France (2009) Dir. Bruno Dumont

Having adopted the name Hadewijch, the devotion to her faith of young novice nun Céline (Julie Sokolowski), the daughter of rich Parisian family, is considered so extreme that her Mother Superior (Brigitte Mayeux-Clergot) is forced to expel her from the convent to save her. Returning to Paris, Céline meets a young Muslim lad Yassine (Yassine Salim), a bit of as tearaway who opens Céline’s eyes to the less moral side of life while providing some new experiences for her. Yassine introduces Céline to his brother Nassir (Karl Sarafidis), a radical Muslim who convinces Céline they are on the same page, surreptitiously recruiting her to participate in his terrorist campaigns.

French director Bruno Dumont challenges us with this stark and confrontational film about the absence of faith in life. It is neither an attack nor a celebration of religion – it is simply about it, offering no answers but raises some intriguing questions. It tries to make sense of something which the protagonist wants to be real but is acutely aware that it isn’t and thus forces herself on a journey to make this connection as real as possible.

Céline is a student studying theology and like the real Hadewijch – a 13th century mystic and poet whose life and poems inspired Dumont’s script – came from a rich family but rejected it for Christianity. However Céline’s devotion to God goes too far – starving herself and standing out in the rain – claiming it is in the name of abstinence, but as the Mother Superior points out “Abstinence not martyrdom” is the more true way. Upon arriving back home to her bourgeois origins where her father is a government minister, it is clear that her old creature comforts have little effect and that her parents aren’t in the least bit interested anyway, suggesting Céline’s journey might have come about from a lack of love within the family unit.

It is after meeting Yassine and later Nassir that Céline is thrown into true turmoil. Yassine is clearly bad boy who forces Céline’s hand about her relationship with God and how she cannot love anyone as she is keeping herself pure for Him otherwise she has nothing. Naturally, Yassine can’t get his head around this concept and tells Céline so, planting some much needed seeds of doubt and confusion into her head. Nassir is a smooth talking teacher of the Quran who uses his religion’s words to comfort Céline, an intriguing dichotomy if there ever was one but Nassir convinces Céline that they are both searching for the same thing from their Gods despite being on opposite sides of the theological fence. However Nassir is a fundamentalist Muslim and uses his words to manipulate Céline into joining his cause, suggesting that faith and action are intertwined while inaction is a sin.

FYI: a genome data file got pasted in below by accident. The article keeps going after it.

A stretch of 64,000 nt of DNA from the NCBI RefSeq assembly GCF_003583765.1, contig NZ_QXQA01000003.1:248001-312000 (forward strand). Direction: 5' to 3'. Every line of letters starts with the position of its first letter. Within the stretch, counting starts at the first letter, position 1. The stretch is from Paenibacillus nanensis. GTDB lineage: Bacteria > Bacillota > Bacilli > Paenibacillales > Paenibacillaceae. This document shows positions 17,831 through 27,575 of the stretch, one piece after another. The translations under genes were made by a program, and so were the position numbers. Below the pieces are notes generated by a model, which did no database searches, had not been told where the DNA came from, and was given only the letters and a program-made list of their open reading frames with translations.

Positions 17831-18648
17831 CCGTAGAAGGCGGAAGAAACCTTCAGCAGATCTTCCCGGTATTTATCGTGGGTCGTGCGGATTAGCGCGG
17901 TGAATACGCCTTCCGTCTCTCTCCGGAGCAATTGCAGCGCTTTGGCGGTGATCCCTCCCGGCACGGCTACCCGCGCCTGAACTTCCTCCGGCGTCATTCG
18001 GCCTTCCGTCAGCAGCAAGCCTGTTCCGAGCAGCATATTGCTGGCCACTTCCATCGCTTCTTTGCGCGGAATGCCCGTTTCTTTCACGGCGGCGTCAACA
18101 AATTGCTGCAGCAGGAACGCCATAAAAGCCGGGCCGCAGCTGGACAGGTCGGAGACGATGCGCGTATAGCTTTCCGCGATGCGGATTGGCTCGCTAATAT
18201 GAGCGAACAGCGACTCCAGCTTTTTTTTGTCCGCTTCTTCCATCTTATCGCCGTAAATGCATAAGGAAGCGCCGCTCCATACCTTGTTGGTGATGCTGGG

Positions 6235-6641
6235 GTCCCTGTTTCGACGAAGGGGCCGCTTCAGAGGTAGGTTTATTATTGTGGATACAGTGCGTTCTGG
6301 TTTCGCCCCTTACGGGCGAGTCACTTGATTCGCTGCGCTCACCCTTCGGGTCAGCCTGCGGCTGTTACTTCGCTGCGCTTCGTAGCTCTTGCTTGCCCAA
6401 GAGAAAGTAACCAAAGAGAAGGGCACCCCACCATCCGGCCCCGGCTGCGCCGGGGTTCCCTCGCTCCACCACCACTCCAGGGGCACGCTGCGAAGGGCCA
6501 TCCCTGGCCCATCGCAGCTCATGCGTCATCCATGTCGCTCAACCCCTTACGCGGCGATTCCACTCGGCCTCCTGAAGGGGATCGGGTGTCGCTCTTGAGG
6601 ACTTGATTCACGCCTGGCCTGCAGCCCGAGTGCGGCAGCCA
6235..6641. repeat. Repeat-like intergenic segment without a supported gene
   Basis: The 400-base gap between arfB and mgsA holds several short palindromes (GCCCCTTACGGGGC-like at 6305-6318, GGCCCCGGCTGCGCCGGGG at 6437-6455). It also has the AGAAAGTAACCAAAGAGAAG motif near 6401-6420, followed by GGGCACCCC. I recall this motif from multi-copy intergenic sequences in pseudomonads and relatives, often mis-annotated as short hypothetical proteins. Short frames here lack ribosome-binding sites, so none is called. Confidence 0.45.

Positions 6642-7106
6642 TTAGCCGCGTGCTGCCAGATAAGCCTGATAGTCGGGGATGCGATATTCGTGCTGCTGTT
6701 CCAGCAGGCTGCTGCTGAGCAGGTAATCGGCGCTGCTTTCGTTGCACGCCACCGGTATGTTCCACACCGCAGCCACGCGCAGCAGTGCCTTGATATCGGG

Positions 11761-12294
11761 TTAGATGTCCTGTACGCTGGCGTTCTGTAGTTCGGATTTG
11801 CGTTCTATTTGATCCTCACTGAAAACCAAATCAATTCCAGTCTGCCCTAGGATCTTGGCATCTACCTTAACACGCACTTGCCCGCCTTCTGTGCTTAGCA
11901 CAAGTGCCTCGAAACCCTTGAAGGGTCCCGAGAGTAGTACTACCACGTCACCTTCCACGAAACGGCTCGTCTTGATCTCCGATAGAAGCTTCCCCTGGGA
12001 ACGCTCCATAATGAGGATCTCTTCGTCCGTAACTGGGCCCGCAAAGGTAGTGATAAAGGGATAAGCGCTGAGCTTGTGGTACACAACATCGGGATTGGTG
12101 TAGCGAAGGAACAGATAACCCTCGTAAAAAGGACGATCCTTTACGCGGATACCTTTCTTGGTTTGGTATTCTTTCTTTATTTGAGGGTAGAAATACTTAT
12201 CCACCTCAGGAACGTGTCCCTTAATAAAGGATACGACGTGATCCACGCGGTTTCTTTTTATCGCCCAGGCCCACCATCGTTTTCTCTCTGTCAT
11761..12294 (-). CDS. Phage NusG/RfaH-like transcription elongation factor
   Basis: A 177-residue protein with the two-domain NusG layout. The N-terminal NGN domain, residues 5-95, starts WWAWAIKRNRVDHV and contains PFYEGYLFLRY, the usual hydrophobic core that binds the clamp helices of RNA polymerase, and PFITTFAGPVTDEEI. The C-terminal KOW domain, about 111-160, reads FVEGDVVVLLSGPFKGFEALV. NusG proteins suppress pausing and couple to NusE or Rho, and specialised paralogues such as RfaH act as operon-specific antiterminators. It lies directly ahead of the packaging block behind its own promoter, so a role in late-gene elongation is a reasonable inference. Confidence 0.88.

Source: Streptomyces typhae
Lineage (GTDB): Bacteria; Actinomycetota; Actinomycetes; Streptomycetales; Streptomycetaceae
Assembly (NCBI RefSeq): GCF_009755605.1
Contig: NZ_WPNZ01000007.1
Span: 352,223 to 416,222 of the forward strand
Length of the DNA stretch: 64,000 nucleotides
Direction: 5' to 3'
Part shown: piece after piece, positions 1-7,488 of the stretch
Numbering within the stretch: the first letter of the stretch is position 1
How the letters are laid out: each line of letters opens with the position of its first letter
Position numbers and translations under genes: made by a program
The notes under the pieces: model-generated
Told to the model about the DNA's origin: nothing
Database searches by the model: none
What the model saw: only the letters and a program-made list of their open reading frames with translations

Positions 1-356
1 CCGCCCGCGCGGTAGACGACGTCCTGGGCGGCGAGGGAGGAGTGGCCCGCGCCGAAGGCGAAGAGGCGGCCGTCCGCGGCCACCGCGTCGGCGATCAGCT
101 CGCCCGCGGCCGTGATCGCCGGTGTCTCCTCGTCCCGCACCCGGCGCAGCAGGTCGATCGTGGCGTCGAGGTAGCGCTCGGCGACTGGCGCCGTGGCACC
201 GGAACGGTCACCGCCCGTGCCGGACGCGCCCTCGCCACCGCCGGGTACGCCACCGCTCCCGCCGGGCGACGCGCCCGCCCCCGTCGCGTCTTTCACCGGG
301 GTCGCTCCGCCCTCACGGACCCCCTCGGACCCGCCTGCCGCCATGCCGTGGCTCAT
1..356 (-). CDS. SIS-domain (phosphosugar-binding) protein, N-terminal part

As a newcomer to Dumont and his films, I can see that he clearly has something to say with this film but by choosing the arthouse approach of a slow pace, lingering shots of inertia and irrelevant music scenes – such as a rock and roll band lead by a manic accordion player (!) – the impact of his intent loses its lustre quite quickly. Thus the film becomes something of a slog as the story slips into a stop/start mode rather than establishing a tighter focus on the matter at hand. One distraction that one has a feeling will become congruent later on is that of a convict who is seen periodically throughout the film.

In non-professional actress Julie Sokolowski Dumont not only has found his perfect Céline but a very promising future prospect should she continue to pursue acting. In her debut role, she is not just natural and thus believable but her ability to emote and say so much with a simple look or gesture is remarkable for an untrained actress. Unfortunately the same can’t be said Yassine Salim, also making his debut, who is awkward and unconvincing at first, although he seems to find some footing by the end of his screen time. While the tedious pacing, awkward narrative and subtle symbolism is a matter of personal taste the presentation cannot be faulted; the cinematography is superb with some wonderfully composed shots of exquisite beauty.

As I said earlier, there are no answers in this film since realistically there cannot be any. The end is left wide open for the viewer to interpret whether Céline either found what she was looking for or has abandoned her quest. It could have been a far more engrossing and resonant journey, even for atheists such as myself, but the arty approach undermines the power of the story being told.

Hadewijch is a strangely effective film despite its narration faults and indulgent production which will no doubt be better suited to those familiar with Dumont’s prior work or the esoteric nature of arthouse cinema.